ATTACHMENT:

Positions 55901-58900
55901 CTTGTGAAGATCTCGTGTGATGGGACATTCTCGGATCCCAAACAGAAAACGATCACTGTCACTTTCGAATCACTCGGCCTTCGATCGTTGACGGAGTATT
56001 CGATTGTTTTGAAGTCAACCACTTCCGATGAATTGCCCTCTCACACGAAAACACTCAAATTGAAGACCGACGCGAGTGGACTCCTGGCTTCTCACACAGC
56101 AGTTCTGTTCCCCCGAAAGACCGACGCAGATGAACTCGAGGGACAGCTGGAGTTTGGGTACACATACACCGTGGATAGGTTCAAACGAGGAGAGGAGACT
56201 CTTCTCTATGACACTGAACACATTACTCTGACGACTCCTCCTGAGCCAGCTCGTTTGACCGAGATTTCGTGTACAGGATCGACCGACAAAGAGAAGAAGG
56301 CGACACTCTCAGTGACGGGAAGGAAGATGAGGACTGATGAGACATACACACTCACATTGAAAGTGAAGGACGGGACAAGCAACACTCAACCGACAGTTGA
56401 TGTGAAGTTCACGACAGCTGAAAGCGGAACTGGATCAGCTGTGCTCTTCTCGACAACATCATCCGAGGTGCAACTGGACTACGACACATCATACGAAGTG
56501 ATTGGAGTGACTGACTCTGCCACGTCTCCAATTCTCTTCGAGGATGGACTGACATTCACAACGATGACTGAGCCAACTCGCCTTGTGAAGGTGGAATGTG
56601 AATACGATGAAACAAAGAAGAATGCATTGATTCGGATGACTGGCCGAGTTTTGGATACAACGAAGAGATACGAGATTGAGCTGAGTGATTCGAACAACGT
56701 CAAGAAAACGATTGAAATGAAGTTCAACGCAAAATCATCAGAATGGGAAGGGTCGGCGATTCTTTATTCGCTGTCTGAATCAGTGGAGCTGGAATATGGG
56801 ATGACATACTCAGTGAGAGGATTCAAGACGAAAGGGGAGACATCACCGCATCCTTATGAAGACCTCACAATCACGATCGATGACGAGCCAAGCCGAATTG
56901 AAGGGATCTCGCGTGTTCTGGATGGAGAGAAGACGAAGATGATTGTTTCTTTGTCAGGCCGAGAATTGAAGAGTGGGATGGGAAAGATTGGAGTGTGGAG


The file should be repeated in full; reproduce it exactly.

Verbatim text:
Positions 55901-58900
55901 CTTGTGAAGATCTCGTGTGATGGGACATTCTCGGATCCCAAACAGAAAACGATCACTGTCACTTTCGAATCACTCGGCCTTCGATCGTTGACGGAGTATT
56001 CGATTGTTTTGAAGTCAACCACTTCCGATGAATTGCCCTCTCACACGAAAACACTCAAATTGAAGACCGACGCGAGTGGACTCCTGGCTTCTCACACAGC
56101 AGTTCTGTTCCCCCGAAAGACCGACGCAGATGAACTCGAGGGACAGCTGGAGTTTGGGTACACATACACCGTGGATAGGTTCAAACGAGGAGAGGAGACT
56201 CTTCTCTATGACACTGAACACATTACTCTGACGACTCCTCCTGAGCCAGCTCGTTTGACCGAGATTTCGTGTACAGGATCGACCGACAAAGAGAAGAAGG
56301 CGACACTCTCAGTGACGGGAAGGAAGATGAGGACTGATGAGACATACACACTCACATTGAAAGTGAAGGACGGGACAAGCAACACTCAACCGACAGTTGA
56401 TGTGAAGTTCACGACAGCTGAAAGCGGAACTGGATCAGCTGTGCTCTTCTCGACAACATCATCCGAGGTGCAACTGGACTACGACACATCATACGAAGTG
56501 ATTGGAGTGACTGACTCTGCCACGTCTCCAATTCTCTTCGAGGATGGACTGACATTCACAACGATGACTGAGCCAACTCGCCTTGTGAAGGTGGAATGTG
56601 AATACGATGAAACAAAGAAGAATGCATTGATTCGGATGACTGGCCGAGTTTTGGATACAACGAAGAGATACGAGATTGAGCTGAGTGATTCGAACAACGT
56701 CAAGAAAACGATTGAAATGAAGTTCAACGCAAAATCATCAGAATGGGAAGGGTCGGCGATTCTTTATTCGCTGTCTGAATCAGTGGAGCTGGAATATGGG
56801 ATGACATACTCAGTGAGAGGATTCAAGACGAAAGGGGAGACATCACCGCATCCTTATGAAGACCTCACAATCACGATCGATGACGAGCCAAGCCGAATTG
56901 AAGGGATCTCGCGTGTTCTGGATGGAGAGAAGACGAAGATGATTGTTTCTTTGTCAGGCCGAGAATTGAAGAGTGGGATGGGAAAGATTGGAGTGTGGAG